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Just wondering when you use multiple classes on the one element such as class="foo bar" and those classes are setup as below:

.foo {
    margin-right: 10px;

.bar {
    margin-right: 0px;

Which class will have specificity? Will the margin be 10px or 0px?

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@Rionmonster has a good answer. But for additional info, you might want to read this. 3nhanced.com/css/battle-of-the-selectors-specificity –  jessegavin Dec 9 '11 at 20:54

4 Answers 4

up vote 15 down vote accepted

It works based on precedence within the CSS. Therefore the item to occur most recently will override any previous styles.


.foo  { background : red; }
.bar  { background : blue; }

class = 'foo bar' would be blue in this instance.


.bar  { background : blue; }
.foo  { background : red; } 

class = 'foo bar' being would be red in this instance.

Working Example

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Great thanks. I think I got it, but since you named your classes red and blue rather than foo and bar it's a little confusing which is which haha –  Brett Dec 9 '11 at 21:00
I changed it for you :) –  Rion Williams Dec 9 '11 at 21:02

Also, if you wish to target the element who has only both classes, you can use this syntax:

  <li class="foo first">Something</li>
  <li class="foo">Somthing else</li>
  <li class="foo">Something more</li>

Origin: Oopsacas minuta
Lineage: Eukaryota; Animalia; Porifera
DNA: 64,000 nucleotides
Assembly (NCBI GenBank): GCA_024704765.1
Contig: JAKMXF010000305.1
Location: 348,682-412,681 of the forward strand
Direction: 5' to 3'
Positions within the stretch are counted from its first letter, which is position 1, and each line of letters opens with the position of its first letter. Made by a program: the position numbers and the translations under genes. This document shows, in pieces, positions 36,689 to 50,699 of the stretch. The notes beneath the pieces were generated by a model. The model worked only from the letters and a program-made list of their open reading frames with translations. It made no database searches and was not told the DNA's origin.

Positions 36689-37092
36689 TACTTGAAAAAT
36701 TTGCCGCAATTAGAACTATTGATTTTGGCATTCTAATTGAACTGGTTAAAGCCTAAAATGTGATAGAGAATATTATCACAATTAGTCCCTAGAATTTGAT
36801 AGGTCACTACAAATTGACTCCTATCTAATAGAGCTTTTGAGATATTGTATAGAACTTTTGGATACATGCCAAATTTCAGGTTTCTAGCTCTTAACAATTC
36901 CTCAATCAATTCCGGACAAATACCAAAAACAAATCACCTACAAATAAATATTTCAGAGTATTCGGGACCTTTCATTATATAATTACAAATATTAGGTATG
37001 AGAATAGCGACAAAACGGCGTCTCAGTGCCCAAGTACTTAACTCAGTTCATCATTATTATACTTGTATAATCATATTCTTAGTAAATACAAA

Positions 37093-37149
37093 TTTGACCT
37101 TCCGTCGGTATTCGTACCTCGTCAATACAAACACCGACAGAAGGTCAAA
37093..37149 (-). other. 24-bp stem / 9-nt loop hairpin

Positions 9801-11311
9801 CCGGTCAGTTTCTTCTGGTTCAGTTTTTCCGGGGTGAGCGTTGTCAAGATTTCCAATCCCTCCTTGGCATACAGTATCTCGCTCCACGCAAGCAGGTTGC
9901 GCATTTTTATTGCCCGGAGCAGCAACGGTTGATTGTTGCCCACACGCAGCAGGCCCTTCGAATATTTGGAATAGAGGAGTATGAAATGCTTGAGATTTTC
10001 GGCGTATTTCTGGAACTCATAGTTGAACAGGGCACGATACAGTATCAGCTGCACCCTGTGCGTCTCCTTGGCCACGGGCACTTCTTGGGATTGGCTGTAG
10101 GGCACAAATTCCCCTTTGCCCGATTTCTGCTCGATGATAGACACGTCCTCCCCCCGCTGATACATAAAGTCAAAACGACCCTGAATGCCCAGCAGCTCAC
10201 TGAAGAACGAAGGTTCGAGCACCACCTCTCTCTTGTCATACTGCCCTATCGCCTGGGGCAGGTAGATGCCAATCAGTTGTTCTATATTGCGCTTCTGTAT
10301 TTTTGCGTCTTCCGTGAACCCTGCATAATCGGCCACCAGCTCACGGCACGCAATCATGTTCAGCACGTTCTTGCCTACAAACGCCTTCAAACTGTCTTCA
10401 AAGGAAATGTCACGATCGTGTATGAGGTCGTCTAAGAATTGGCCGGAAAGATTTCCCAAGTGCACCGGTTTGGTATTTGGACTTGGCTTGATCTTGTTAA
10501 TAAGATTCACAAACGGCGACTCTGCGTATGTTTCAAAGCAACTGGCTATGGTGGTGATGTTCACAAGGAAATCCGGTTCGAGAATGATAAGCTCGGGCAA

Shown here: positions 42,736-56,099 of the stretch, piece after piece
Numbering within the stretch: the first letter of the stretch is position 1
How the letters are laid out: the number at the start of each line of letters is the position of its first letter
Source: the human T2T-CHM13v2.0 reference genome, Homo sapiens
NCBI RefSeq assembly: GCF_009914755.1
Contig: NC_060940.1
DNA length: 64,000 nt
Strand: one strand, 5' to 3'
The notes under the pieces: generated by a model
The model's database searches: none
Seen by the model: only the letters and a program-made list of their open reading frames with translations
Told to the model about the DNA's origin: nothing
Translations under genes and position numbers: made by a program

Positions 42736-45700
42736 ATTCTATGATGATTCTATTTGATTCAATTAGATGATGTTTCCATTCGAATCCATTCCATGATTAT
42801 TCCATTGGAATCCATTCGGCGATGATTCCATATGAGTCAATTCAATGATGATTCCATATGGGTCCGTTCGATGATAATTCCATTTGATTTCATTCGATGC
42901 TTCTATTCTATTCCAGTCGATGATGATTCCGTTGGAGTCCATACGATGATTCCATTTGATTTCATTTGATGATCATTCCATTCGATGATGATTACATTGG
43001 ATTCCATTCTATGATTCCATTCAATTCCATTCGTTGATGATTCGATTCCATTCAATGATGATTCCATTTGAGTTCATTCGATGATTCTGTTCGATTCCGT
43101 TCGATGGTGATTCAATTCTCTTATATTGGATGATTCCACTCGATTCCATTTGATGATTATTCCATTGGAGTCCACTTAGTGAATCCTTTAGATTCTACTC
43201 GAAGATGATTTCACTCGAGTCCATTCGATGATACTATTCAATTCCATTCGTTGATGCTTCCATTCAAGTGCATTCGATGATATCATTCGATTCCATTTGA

.foo {
  color: red;
.foo.first {
  color: blue
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A single class name carries the same weight. In such a scenario, the rule that is listed first will be overwritten by the second, and hence, the element will have margin-right: 0px;

Here is a simple example using color instead of margin, because it's easier to visualize. The value specified in bar will be chosen by the browser.

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In addition, more "specific" class will override a more generic one:


<div class="foo">
    <div class="bar">Hello World!</div>

With the following CSS:

.foo .bar { margin-left:25px }
.bar { margin-left:0px }

Notice how the inner div still has 25px margin to the left?

Also, read up on "!important" argument after providing the value:

.bar { margin-left:0px!important }

Check out

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Yeah..... already knew about the specificity between more "specific" stuff, just wasn't sure about using two classes that weren't any more specific. –  Brett Dec 9 '11 at 21:04
All classes are equally specific. It is the combination of two class selectors that makes .foo .bar more specific than .bar alone. –  Jukka K. Korpela Oct 9 '12 at 13:50

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